on earth does such a small and meaningless detail like this character's
sexual affiliation need to be revealed? What does it serve?
She reveals that point it such a cringe-worthy bit of expositional
dialogue that if feels like a tedious bit of foreshadowing. Well, it's shamefully
utilized later to tie in weak and disingenuous threads in an already weak
The film ostensibly concerns a man that Gramm put away for a death sentence, Jon Forster (Neal McDonaugh, never once coming off as plausibly scary and intimidating). We get glimpses of the trial in flashback form and see Gramm’s testimony in snippets here and there, but this trial exists in the la-la land of pure make-believe, seeing as the jury convicted Jon on circumstantial evidence and based solely on Gramm’s words, which amount to something like, “In my opinion, this man is a serial killer, and he will rape and kill again." Wow...that sure sounds convincing enough. In this film's wacky universe the ideal of "beyond a reasonable doubt" does not seem to exist, nor does it occupy any of the jury member's thought processes. The fact that a genuine lack of a smoking gun in terms of evidence also seems to not bother this jury. These people are so woefully incompetent and misguided that they would find Hitler innocent.
back to the present and the killer is hours away from being put to death,
but during this time another murderer is on the loose and is committing
crimes in exactly the same manner as Forster.
The cops in this film are stupid, seeing as they start to think
gee, maybe Forster is innocent, but they forget that copycat killers are
another possibility, as Gramm pleads through much of the film.
One day when Gramm is on his way to a lecture he receives an
ominous call on his cell with a raspy, murky, Morpheus-like voice that
tells him that he has 88 minutes to live.
The film then goes into real-time mode where Gramm soon begins to
realize that he is being framed for the new murders.
Along for the ride is his horny, red-headed teaching assistant, Kim (Alicia Witt), who wants to bed her superior, but also wants to help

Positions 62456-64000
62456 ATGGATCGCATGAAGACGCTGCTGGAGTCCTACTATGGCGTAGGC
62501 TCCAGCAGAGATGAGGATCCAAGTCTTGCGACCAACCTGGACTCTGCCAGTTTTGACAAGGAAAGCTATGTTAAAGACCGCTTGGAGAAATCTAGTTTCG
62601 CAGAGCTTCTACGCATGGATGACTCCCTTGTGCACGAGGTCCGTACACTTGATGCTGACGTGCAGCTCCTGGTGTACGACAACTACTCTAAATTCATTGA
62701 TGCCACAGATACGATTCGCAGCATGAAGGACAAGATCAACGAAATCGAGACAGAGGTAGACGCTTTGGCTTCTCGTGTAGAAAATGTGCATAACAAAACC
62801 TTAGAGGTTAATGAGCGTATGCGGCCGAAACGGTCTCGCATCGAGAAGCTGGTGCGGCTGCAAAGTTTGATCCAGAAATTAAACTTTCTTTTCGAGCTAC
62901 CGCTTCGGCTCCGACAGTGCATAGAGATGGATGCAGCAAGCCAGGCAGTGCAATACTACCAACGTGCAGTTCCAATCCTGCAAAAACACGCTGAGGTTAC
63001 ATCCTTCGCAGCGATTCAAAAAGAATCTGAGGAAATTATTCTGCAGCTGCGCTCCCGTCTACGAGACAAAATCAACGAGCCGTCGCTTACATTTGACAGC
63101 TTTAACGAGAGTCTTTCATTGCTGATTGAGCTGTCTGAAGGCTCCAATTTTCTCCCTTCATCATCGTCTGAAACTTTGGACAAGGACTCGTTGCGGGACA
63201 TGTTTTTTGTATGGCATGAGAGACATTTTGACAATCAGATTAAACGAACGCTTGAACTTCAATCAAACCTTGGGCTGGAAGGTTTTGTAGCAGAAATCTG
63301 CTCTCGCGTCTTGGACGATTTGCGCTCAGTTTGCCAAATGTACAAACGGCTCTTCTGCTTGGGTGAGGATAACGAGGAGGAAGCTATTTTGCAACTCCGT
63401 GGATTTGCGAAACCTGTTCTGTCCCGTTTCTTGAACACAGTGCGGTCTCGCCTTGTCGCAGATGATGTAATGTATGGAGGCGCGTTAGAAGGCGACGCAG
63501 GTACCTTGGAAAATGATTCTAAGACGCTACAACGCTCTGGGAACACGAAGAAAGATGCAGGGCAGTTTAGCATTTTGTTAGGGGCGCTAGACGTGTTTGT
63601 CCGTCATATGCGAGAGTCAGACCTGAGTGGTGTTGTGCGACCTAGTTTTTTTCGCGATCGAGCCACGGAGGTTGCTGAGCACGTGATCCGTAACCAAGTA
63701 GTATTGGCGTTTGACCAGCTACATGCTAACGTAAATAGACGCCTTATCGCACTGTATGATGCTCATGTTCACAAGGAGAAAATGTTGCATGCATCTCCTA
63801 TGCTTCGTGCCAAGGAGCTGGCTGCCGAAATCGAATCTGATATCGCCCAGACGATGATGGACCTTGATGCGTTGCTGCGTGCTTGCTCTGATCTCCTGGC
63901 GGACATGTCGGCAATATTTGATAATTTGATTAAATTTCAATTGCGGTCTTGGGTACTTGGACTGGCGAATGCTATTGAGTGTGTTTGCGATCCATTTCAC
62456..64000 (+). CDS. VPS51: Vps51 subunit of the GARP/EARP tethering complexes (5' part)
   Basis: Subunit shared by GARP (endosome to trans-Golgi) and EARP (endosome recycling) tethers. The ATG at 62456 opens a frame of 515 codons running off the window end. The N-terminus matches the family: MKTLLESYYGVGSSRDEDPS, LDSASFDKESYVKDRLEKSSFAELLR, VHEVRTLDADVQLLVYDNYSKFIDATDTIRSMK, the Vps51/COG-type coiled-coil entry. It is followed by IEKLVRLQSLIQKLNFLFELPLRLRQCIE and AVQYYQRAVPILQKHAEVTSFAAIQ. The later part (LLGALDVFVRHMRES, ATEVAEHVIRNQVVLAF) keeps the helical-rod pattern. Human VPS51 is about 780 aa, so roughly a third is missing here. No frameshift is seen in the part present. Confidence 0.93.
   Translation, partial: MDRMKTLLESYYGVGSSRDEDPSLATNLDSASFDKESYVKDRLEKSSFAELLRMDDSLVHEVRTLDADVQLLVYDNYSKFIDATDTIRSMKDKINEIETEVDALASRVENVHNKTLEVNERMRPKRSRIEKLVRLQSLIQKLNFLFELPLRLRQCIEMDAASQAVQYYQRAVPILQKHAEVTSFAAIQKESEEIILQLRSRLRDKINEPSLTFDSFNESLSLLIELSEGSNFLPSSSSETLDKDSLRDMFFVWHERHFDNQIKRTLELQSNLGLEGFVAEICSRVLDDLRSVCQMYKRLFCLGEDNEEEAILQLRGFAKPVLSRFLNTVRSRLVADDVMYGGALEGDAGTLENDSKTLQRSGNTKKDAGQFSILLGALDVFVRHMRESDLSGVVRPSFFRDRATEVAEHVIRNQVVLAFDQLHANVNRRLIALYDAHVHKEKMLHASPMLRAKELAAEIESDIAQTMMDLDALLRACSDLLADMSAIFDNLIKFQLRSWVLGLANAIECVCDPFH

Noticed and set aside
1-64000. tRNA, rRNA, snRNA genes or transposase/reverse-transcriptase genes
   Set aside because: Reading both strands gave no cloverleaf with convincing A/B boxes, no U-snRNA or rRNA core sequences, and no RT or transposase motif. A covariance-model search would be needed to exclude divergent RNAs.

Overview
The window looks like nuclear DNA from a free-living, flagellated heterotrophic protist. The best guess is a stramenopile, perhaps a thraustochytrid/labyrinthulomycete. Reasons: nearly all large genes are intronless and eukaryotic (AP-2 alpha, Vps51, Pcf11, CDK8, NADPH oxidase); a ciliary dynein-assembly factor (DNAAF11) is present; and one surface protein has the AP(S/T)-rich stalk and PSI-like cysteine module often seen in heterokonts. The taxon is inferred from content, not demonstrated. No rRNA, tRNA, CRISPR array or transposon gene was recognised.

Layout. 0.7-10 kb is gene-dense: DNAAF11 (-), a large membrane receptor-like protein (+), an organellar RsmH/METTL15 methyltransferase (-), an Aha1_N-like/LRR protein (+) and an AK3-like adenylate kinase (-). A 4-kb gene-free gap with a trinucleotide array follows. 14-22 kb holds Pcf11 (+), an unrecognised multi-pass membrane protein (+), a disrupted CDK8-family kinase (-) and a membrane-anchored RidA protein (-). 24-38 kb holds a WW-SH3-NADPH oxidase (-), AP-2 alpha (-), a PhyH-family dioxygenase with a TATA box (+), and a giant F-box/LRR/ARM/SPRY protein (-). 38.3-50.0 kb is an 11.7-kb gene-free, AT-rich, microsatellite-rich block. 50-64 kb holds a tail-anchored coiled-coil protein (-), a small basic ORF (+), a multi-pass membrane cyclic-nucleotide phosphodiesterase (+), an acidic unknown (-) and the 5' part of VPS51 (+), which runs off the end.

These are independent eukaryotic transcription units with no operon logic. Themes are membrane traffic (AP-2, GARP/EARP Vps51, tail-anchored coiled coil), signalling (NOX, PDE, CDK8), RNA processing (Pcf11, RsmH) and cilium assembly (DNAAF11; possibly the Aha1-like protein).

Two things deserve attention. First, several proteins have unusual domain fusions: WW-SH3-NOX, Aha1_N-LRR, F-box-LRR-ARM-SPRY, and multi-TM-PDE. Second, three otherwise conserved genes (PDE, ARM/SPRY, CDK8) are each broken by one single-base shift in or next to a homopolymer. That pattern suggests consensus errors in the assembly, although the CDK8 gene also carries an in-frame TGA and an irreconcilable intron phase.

him get to the bottom of this creepy message of his impending death.
don’t understand this idiotic film.
Why, for Pete’s sake, would Forster want to frame Gramm if he was
just going to kill him? I
don’t think this film has a clue.
Okay, so Forster is behind everything from the inside, so how are
the copycat crimes being committed and by whom?
The film presents a laundry list of would-be culprits and holds
them under suspicion and dismisses them faster than you can say “Hoo-ha!”
Is it that sex-starved Kim? Is
it a highly suspicious student that has issues with Gramm’s questionable
testimony at the original trial (he is played by THE OC’s Benjamin
McKenizie in a clueless performance)?
Hmmm…maybe it’s the fresh-faced and affable teacher’s pet,
Lauren (Leelee Sobieski, who gives a performance of teeth grating
awfulness, especially in one crucial scene)?
Maybe it’s the smoking hot College Dean, Carol (Deborah Kara
Unger, whose character feels like an afterthought)?
Or…is it Gramm himself? Then
again, he wouldn’t exactly call himself repeatedly and frame himself, which would not be
altogether shocking considering the shoddiness of this script.
When we do finally find out who really is behind everything, I clued out so damn
quickly that I started to become more enticed by the glowing exit sign at the
theatre. In the end, I
And the way the villain and hero stand off at the end has the intrigue and
tension of a Dudley Do-Right cartoon.
And the way the villain and hero stand off at the end has the intrigue and tension of a Dudley Do-Right cartoon.
MINUTES is 88 minutes too long; if it's not easily one of 2008's worst
films than I don't know what is. It's preposterous, abysmally executed, horribly crafted, appallingly
acted, and has dialogue that made my ears hurt.
This is a thriller that is so dreadful in so many inconceivable
ways that I kind of developed a sick appreciation for the depth and scale
of its deficiencies. Yet, the film
is never enjoyable in a so bad, it’s good kind of manner:
There is no joy, life, or
passion to this whole exhausted enterprise. 88 MINUTES was shot in
2005 and it then sat on studio shelves for years (it actually has been
released on DVD overseas before its theatrical release here).
Postponing a film’s release is typically a nail in the coffin for
its worth, and the seemingly unwatchable 88 MINUTES is no exception.
Underneath all of this film’s ridiculousness and idiocy is Al
Pacino - one of the greatest of all actors at playing personas of
iron-clad conviction and scenery chewing vigor - who is so detached here
that you wonder if paramedics were on set to check his vital signs
At least his hair was fun to look at.